All the work, half the laughs: A return to live comedy

  • Dick Mitchell, owner of Pitman’s Freight Room in Laconia, is shown here on stage with his dog, Rory. The venue will resume hosting comedy shows on Saturday for the first time in many months. Adam Drapcho

The Laconia Daily Sun
Published: 10/20/2020 3:44:20 PM

For several years, Chris Dimitrakopolous was on stage most nights of the week, performing for audiences and honing his comedy skills. Then the pandemic arrived.

“It’s something I used to do four, five times a week, then it went down to zero. It was a real shock,” said the Peabody, Massachusetts-based comedian.

Dimitrakopolous will be joined by Joe Epsy on Saturday, Oct. 24, for a live comedy show at Pitman’s Freight Room. It will be one of the few performances he’s been able to book since March, and it will be the first comedy show at Pitman’s since the governor’s stay-at-home orders were issued in the spring.

Dick Mitchell, owner of Pitman’s, said that the comedy show, like the musical performances he’s resumed hosting, won’t look like they did prior. He’s limiting his capacity to 125 – half of what he used to be able to fit in his performance space. He’s also asking that people call and make a reservation, which will allow him to arrange the seating for space in between each party.

People can wear masks if they choose, Mitchell said, but he won’t require that of his guests.

With only half the maximum capacity, the potential earnings are cut in half – though Mitchell said it’s still the same amount of work for him. It’s worth doing, though, because he said he enjoys watching people enjoy themselves in his space.

“We get used to seeing these people come in, we get used to seeing these familiar faces, and then we get shut off. After a while, you get depressed about it. It’s nice to see the people,” he said.

It’s still the same amount of work for Mitchell, and it’s the same commitment from the performers. Many of the acts are from the Boston area, and when travel time and sound check is considered, it could be as much as 11 hours from the time they leave home until they get back home. Yet they’re still willing to take the deal, even for a half-filled room.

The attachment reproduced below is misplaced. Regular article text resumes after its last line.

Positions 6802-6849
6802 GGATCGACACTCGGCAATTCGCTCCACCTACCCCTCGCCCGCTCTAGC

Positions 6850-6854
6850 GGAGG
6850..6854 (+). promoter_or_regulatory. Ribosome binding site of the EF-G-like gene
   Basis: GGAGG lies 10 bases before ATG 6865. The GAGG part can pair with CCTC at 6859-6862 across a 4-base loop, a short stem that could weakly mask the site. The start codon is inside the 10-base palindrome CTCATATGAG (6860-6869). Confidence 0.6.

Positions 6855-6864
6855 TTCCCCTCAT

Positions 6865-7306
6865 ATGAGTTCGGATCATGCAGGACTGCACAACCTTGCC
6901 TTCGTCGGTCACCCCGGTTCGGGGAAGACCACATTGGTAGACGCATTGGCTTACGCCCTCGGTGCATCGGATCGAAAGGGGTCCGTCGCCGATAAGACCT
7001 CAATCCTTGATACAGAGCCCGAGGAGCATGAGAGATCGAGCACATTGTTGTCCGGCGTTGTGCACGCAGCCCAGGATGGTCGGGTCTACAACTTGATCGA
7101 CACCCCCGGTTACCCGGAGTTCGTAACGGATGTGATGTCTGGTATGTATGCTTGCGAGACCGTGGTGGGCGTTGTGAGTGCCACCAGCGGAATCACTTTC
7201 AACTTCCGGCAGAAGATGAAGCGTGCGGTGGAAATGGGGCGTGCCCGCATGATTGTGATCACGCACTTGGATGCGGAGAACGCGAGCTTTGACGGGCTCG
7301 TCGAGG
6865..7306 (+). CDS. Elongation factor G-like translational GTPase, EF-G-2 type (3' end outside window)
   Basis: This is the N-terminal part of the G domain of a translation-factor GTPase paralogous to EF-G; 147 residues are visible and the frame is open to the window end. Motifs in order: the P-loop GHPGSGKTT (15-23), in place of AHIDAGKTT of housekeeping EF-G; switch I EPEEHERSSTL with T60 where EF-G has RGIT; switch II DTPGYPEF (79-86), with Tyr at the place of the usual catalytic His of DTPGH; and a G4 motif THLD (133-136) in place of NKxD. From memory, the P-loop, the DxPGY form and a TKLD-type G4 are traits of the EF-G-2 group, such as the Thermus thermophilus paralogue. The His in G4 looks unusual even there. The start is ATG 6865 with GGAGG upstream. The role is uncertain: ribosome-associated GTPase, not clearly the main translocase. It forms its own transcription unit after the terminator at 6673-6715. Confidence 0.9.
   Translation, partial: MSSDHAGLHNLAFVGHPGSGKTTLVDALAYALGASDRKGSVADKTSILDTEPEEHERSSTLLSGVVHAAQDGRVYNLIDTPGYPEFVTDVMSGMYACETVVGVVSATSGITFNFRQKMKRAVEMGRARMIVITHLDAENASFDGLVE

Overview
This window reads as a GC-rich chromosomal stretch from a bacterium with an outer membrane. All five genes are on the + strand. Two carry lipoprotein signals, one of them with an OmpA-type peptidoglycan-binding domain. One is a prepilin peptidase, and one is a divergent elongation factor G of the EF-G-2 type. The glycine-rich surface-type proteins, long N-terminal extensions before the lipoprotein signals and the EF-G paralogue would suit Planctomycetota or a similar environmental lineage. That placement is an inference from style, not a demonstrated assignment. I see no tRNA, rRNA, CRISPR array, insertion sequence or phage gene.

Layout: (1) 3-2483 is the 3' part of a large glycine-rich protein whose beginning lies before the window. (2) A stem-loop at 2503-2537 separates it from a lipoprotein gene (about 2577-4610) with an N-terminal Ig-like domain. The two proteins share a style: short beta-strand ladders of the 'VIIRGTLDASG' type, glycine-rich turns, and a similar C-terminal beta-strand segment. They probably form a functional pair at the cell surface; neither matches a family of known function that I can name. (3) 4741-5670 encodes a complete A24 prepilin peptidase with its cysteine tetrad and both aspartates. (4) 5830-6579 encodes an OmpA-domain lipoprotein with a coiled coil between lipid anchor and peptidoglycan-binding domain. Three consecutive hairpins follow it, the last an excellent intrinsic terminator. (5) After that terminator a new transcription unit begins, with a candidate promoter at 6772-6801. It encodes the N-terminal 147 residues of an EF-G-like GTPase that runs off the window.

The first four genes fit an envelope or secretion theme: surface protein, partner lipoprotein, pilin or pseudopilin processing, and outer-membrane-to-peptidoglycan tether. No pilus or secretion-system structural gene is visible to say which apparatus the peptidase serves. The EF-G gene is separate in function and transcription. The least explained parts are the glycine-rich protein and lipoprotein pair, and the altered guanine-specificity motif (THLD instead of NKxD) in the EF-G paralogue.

Mike Smith, a comedy promoter who helps bring talent to Pitman’s, said comedians will be willing to make the drive as long as there’s a stage and a microphone waiting for them.

“Some of these guys have not been on a real stage, or had limited access to a real stage, for seven months,” Smith said. “We’ve done tent shows, we’ve done remote shows, to be inside for a real stage like Pitman’s, people will drive up from the Cape because the atmosphere, the audience interaction, is what they feed off.”

Dimitrakopolous said he’s performed at Pitman’s several times before, and it’s just the kind of place that he’s been missing these past several months. He’s done outdoor shows, but then he has to contend with traffic sounds or airplanes going overhead. He’s also performed in large theaters that have severely limited capacity, and those aren’t much better.

For Dimitrakopolous, the peals of laughter let him know that his jokes are landing as he intended. But if there’s only 100 people in a space that can hold 800, he said it sounds “weird.”

“It sounded like you bombed,” Dimitrakopolous said, even if people gave him positive reviews afterward.

He’s expecting a different feeling at Pitman’s, where the seating is a mix of vintage furniture, and where the unusual shape of the room means that each audience member is relatively close to the performers. It’s an easy room to connect with the audience members, he said.

“It’s almost like the owners are inviting their friends over to their living room. They even have their dog walking around. I love that. It’s awesome. It feels more personal, like you’re telling your jokes to your own friends,” Dimitrakopolous said.

He’s got a lot of new jokes to try out, as his life sounds like a sit-com right now. Because of the coronavirus, both he and his brother have moved back in with their parents. His parents, meanwhile, are both immigrants.

“I definitely have expanded some more COVID jokes,” Dimitrakopolous said. “I have a lot of stuff about growing up with Greek parents.”

He understands that the show won’t have as many people as the last time he performed in Laconia, but Dimitrakopolous said he hopes the show will be a meaningful respite for the people who attend.

“I just really want them to escape for a little bit, because life is crazy right now. And providing them with that escape is an escape for me,” Dimitrakopolous said. “I hope people come out and be safe, and have a good time. I just want to provide a little bit of relief for the audience and for myself. I love making people laugh, it’s the best feeling in the world.”

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